Petroleum Futures Are Working To Go 5 For 5 To Start The New Year As The Bull Run Continues
Petroleum futures are working to go 5 for 5 to start the new year as the bull run continues, pushing ULSD back to the $2.50 mark and WTI above $80 in early trading. Cash prices haven’t seen as dramatic a move as futures in most cases as they had to overcome the New Year’s Eve futures selloff that didn’t hit wholesale prices until Monday night, but are still pointing towards healthy gains, despite evidence that we’re experiencing the worst fuel demand in parts of the country since the 2020 lockdowns as a parade of winter storms has accentuated the typical seasonal slowdown.
While there’s no doubt the bulls took control of the energy markets this week, now that the short term technical targets have been reached, it looks like we could be due for a period of sideways trading, especially if we lose upward momentum in equity markets. Longer term, the bulls will need to find a way to make a run at the October highs in the next month or two – which is easier said than done this time of year – if they’re to avoid a longer-term bearish pattern on the charts.
The December Jobs report showed another healthy month of increases with 199,000 jobs created, while both the headline and “real” (U-6) unemployment rates continued their declines. In addition, the October and November estimates were revised higher by 149,000 jobs, adding to the overall feeling of strength in the labor market. Energy prices haven’t reacted much to the report, but equity prices are coming under pressure and interest rates are pushing higher again as we remain in a “good news is bad news” market since the strong job market just gives the FED another reason to shut down the money printing presses and start raising rates.
Back in the USSR: Russian troops have invaded intervened to quell deadly protests in Kazakhstan over the removal of fuel price subsidies. Those protests appear to also be interrupting crude exports from the country’s largest oilfield, which – combined with ongoing disruptions in Libyan - is likely to keep actual production from the OPEC & Friends cartel well below their target levels.
RIN prices have continued their steady march higher this week, and D6 (ethanol) values are now threatening the downward sloping trend-line that pushed prices from $2 in June to 80 cents in December. There doesn’t appear to be any “new” news driving the run-up in RINs, but the ongoing industry statements regarding the EPA’s proposed rules for 2020-2022 suggest that if those RVO’s become law, we’re destined to see another extended court battle.
Ethanol prices meanwhile continue to see a dramatic drop, with most US spot markets now trading $1.50/gallon or more lower than they were just 6 weeks ago the winter demand doldrums that are being felt by gasoline producers all over the country are spilling over into the alcohol fuel arena and helping alleviate the supply bottlenecks that drove the record setting backwardation last year.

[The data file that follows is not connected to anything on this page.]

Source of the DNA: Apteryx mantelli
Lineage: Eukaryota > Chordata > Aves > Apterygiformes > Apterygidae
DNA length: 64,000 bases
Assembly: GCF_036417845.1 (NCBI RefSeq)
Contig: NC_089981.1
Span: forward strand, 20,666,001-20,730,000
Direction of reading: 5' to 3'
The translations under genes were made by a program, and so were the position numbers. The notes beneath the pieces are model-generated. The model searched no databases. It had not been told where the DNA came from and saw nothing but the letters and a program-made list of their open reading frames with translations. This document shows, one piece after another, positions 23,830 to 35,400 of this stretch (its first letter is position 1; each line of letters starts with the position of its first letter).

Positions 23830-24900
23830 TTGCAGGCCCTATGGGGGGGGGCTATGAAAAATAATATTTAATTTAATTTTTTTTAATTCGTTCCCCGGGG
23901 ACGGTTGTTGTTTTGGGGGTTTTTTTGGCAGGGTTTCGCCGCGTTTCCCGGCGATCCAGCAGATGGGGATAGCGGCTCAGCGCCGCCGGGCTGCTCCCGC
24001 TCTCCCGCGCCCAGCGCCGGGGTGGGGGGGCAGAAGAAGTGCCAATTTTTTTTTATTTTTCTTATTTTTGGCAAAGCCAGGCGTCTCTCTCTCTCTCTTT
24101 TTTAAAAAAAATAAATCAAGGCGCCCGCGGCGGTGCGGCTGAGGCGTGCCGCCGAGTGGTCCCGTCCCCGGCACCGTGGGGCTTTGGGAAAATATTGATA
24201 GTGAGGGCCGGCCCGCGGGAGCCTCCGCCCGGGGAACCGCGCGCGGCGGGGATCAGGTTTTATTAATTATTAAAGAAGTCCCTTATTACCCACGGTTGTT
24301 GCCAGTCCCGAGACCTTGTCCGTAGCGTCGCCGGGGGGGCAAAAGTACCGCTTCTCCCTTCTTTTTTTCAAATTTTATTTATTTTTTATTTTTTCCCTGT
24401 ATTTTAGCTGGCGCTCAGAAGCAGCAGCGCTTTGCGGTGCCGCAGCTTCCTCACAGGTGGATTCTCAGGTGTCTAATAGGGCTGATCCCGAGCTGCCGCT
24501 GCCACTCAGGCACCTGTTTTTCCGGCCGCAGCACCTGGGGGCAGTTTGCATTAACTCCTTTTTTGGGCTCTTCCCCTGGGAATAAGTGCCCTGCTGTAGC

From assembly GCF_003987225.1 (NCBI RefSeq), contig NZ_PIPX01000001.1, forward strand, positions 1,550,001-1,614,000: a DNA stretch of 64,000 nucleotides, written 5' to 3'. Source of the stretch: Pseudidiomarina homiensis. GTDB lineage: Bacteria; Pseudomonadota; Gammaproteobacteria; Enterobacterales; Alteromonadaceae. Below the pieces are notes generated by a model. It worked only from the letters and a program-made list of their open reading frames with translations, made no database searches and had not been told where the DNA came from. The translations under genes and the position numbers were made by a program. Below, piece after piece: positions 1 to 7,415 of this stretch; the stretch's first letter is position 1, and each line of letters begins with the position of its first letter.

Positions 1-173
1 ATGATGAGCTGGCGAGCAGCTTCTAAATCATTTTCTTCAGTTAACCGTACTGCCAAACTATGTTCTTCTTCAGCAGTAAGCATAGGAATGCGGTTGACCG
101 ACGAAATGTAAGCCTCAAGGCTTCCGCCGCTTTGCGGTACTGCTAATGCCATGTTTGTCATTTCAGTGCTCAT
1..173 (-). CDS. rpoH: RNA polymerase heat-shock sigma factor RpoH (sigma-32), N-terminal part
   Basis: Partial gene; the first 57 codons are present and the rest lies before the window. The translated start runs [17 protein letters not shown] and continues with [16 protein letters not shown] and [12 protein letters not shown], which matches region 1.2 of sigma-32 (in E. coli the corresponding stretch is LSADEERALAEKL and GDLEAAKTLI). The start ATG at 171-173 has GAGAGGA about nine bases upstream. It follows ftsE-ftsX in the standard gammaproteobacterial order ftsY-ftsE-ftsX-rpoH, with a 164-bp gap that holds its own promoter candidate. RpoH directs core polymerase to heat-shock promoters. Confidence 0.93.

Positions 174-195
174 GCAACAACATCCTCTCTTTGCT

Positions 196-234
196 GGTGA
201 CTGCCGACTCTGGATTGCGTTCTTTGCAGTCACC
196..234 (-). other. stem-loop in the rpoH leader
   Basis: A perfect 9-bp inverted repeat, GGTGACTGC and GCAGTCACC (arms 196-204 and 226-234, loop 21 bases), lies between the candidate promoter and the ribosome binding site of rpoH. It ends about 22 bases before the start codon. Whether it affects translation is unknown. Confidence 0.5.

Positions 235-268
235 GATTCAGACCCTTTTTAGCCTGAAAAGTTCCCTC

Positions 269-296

Today’s interesting read: Climate Change mistakes and the influence of fuel prices in politics.
Yesterday’s DOE Report Had Some Of The Worst Demand Figures Of The Year For Refined Products
Yesterday’s DOE report had some of the worst demand figures of the year for refined products, and huge inventory builds, and yet the market seems to have dismissed those figures as seasonal/holiday anomalies that don’t change the outlook for 2022.
A 16% drop in the DOE’s demand estimate for gasoline on the week was certainly eye opening, but when you look at the seasonal charts and remember something like this happens every year, it becomes less worrisome. The 10 million barrel build in gasoline stocks was the 3rd largest weekly increase in the past 20 years, and the largest since the country went on lockdown in the spring of 2020. Despite that big increase, total gasoline stocks remain below their 5 year average for this time of year, which helps to explain the muted reaction to the dramatic numbers.
The DJIA had a 550 point reversal lower after reaching a new record high just shy of the 37,000 mark Wednesday as the FOMC minutes reminded the market that the money printing presses are shutting down. We did see a brief selloff in energy prices post-settlement in sympathy with the drop in stocks, but that move proved to be short-lived as the buyers stepped back in quickly overnight.
Week 1 - US DOE Inventory Recap
Bulls Have Taken Back Control Of The Energy Markets To Start The New Year
The bulls have taken back control of the energy markets to start the new year, with a 3 day rally pushing Brent crude back above $80, and ULSD above $2.40 for the first time since you first heard about Omicron.
With a settlement above $2.40 on Tuesday, diesel futures have broken through their short term technical resistance, and now have an open road on the charts to push north of $2.50 in the coming weeks, and are not wasting any time already adding 2.5 cents this morning. RBOB continues to lag behind the ULSD enthusiasm, and still has some work to do to make a similar technical breakout, and gasoline prices have more fundamental headwinds this time of year which could create a tug of war between the two products for control of the complex.